I don’t have close relationships with my siblings, except for my brother, Steve, who lives in Long Beach, California, and my cousin, Aimee, who lives in Camino, California. I have kept those two in my life because they support and love me and my other siblings have fallen by the side because we have nothing in common other than the same parents. 

I had to leave family behind in order to keep my sanity and I’m glad I made that choice to leave them and find love from people who love me for who I am. My brother, Steven, doesn’t understand how I can abandon family and love strangers like Tracy, Judy, Maria, Denise instead of the sisters I am blood related to. Aimee and I are blood related on my Father’s side. But I made a choice and I don’t regret finding new family. I’m happier because I chose my sisters and they get me. I don’t have to worry about them being racist, or homophobic, or xenophobic, or liars, or thieves, or abusive to me. I chose the women in my life because they are like me. They are educated, intelligent, open minded, and most of all liberal like me.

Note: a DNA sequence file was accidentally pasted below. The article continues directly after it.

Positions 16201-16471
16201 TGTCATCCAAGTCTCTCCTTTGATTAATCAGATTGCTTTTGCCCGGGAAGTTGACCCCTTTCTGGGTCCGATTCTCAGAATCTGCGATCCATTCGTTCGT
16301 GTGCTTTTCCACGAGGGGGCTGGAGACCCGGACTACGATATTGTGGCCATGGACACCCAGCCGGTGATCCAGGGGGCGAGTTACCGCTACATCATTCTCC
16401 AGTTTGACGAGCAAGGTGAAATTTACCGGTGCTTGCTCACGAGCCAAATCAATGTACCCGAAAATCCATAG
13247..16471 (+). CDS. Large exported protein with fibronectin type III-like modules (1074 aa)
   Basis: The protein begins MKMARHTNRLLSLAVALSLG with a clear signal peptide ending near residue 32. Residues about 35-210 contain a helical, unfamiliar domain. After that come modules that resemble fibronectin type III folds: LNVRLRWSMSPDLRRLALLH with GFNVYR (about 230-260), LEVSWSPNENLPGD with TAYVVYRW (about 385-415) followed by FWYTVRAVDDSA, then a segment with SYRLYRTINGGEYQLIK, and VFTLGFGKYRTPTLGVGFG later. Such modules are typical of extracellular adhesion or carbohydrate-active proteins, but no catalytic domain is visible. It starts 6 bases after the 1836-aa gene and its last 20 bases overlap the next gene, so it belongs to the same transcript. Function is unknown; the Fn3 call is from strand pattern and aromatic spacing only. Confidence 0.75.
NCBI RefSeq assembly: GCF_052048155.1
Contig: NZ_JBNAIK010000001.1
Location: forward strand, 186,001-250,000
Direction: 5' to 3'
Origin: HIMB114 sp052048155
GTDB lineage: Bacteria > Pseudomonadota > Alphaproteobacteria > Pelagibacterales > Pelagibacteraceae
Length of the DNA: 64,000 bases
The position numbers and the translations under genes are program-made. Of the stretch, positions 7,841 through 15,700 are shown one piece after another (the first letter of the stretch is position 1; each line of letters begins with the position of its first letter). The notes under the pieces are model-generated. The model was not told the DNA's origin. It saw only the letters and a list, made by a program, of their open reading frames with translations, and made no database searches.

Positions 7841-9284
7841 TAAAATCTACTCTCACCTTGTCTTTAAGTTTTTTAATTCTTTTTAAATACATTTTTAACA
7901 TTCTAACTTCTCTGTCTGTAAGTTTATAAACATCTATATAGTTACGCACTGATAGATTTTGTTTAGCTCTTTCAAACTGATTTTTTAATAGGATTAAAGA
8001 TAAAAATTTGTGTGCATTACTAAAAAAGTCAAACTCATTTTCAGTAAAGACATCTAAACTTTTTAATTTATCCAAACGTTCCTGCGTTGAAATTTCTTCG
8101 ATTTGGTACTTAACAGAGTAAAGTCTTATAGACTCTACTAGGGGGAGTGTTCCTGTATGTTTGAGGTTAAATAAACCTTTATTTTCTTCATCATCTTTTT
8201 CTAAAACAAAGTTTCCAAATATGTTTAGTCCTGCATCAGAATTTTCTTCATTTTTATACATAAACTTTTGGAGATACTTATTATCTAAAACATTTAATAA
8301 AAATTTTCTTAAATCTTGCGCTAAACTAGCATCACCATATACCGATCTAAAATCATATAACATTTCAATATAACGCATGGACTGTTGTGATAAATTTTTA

This pandemic and this 2020 election have divided families, neighbors, and the country. I can’t respect anyone who believes putting babies in cages and separating families at the border is acceptable. I respect their right to their religious beliefs but not against humanity, not about a woman’s right to choose. 

This Christmas, I’m staying home, sheltering in place, wearing a mask in public when I venture out my door, and practicing safe distancing. This Christmas my neighbors and family have shown me their true colors and they have the right to choose to follow their beliefs but they do not have the right to tell me how to live my life.